Connecting state and local government leaders
COMMENTARY | Public sector employees need more active support to build financial security for retirement. Here are three ways to help them.
Financial Literacy Month may be behind us but focusing on financial goals and continuing to build an understanding of retirement savings is something that should be an ongoing focus year-round.
Here are the necessary steps public sector employees should consider taking to improve financial wellness to help them achieve life’s biggest financial goal: retirement security.
Budgeting and Managing Debt
Amidst ongoing inflation and market volatility, employees’ main priorities should be saving, reducing debt and improving financial health. One way to start is by looking at your income and what you are spending. It’s hard to achieve the most basic tenet of financial wellness -- not spending more than you are bringing in -- if you don’t know what those numbers are. While it sounds simple, you’d be surprised how many people don’t know what these figures look like or haven’t checked in on them in some time.
In addition, as you think about what money is going out, it’s also important to look at what types of debt you’re holding. High-interest credit-card balances lead to high fees and reduce both your spending and savings ability. Making a conscious effort to pay off balances monthly, or paying more than the minimum amount due, can help reduce that debt.
For public service employees who are carrying student loans, there are options to help reduce that debt. The Public Service Loan Forgiveness Program forgives the remaining balance on your direct loans after you have made 120 qualifying monthly payments while working full-time for a U.S. federal, state, local or tribal government or not-for-profit organization.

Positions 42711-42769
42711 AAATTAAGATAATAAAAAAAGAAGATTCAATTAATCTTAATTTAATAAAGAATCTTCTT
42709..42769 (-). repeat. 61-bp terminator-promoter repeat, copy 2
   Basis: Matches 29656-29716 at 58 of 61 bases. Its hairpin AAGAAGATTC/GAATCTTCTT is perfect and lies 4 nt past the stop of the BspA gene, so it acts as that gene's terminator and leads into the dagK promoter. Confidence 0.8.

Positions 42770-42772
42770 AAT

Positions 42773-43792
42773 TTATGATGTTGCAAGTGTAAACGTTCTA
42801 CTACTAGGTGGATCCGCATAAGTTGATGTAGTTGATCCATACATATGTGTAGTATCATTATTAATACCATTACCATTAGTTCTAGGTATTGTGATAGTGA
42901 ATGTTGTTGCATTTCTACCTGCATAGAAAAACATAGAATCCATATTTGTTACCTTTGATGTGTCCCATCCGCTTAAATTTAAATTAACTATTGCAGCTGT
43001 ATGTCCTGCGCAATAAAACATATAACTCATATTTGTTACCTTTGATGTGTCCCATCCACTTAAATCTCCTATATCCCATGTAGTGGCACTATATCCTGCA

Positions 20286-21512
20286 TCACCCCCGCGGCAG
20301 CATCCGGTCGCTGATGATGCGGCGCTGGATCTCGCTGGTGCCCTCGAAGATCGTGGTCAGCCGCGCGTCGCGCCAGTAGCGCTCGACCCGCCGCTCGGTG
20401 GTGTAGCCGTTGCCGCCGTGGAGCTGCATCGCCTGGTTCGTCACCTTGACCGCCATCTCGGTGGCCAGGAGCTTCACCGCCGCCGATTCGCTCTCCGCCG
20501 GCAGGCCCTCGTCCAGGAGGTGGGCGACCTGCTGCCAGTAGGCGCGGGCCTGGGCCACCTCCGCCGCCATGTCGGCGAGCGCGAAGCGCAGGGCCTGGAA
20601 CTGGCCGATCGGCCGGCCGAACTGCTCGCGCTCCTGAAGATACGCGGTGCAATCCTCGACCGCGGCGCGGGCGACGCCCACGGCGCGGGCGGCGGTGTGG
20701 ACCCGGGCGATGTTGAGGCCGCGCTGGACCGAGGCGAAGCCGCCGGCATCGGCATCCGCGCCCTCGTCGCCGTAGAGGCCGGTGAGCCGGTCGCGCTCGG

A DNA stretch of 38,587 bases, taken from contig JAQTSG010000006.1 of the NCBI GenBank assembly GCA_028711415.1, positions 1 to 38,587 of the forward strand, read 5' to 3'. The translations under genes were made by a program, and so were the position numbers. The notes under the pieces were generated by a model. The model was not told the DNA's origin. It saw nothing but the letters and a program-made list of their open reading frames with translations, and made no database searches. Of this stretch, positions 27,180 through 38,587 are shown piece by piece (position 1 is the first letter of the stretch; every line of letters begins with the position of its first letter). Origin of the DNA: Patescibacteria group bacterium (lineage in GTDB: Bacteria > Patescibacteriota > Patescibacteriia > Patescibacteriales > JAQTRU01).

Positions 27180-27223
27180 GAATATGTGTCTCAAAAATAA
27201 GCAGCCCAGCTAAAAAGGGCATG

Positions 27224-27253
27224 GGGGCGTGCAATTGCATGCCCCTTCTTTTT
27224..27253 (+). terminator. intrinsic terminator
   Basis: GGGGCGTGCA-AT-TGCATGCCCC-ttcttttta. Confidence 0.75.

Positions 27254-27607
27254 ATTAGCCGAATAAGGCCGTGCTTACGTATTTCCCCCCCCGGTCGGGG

Contributing to Savings and Retirement
Allocating incoming and available cash for monthly expenses, short-term savings and long-term savings (like retirement) can help balance spending and match your resources to your goals. Most financial planners suggest having three to six months’ worth of expenses in an emergency fund to prevent you from having to borrow against your retirement funds in the event of an emergency.
Regularly checking your retirement savings contributions can also help you stay on track. As many people start their retirement plans with a set dollar amount or a percentage of salary contribution, it’s important to adjust those numbers as you grow in your career.
When it comes to retirement planning, many people set it and forget it. There are products like target date funds that enable you to set your retirement year and not worry about it. That said, it’s prudent to check each year to see what might have changed as it relates to your retirement. If your retirement horizon or family situation has changed, for example, these factors may prompt a change in your retirement planning.
Taking Time to Reassess
As you age, retirement eventually starts to feel within reach, and you may start to feel a sense that all of your planning is finally going to come to fruition. Usually by this time, you have accumulated more and can benefit from taking a hard look at the financial planning process. You might decide it’s time to reassess your investments and consider moving away from the set-it-and-forget-it model to a more actively managed account. This enables you to look at different types of modeling for your investments beyond just target dates.
Lastly, remember to review your insurance. People always are underinsured. Death is not something people want to think about, but life insurance is a very important way to take care of the unforeseen and provide resources for your family.
The overall notion: have a plan. It could be sophisticated, or it could be simple. There are a lot of good online digital tools to help.
Lynne Ford is the CEO and president of MissionSquare Retirement, which helps to ensure retirement security and wealth protection for Americans of all income levels.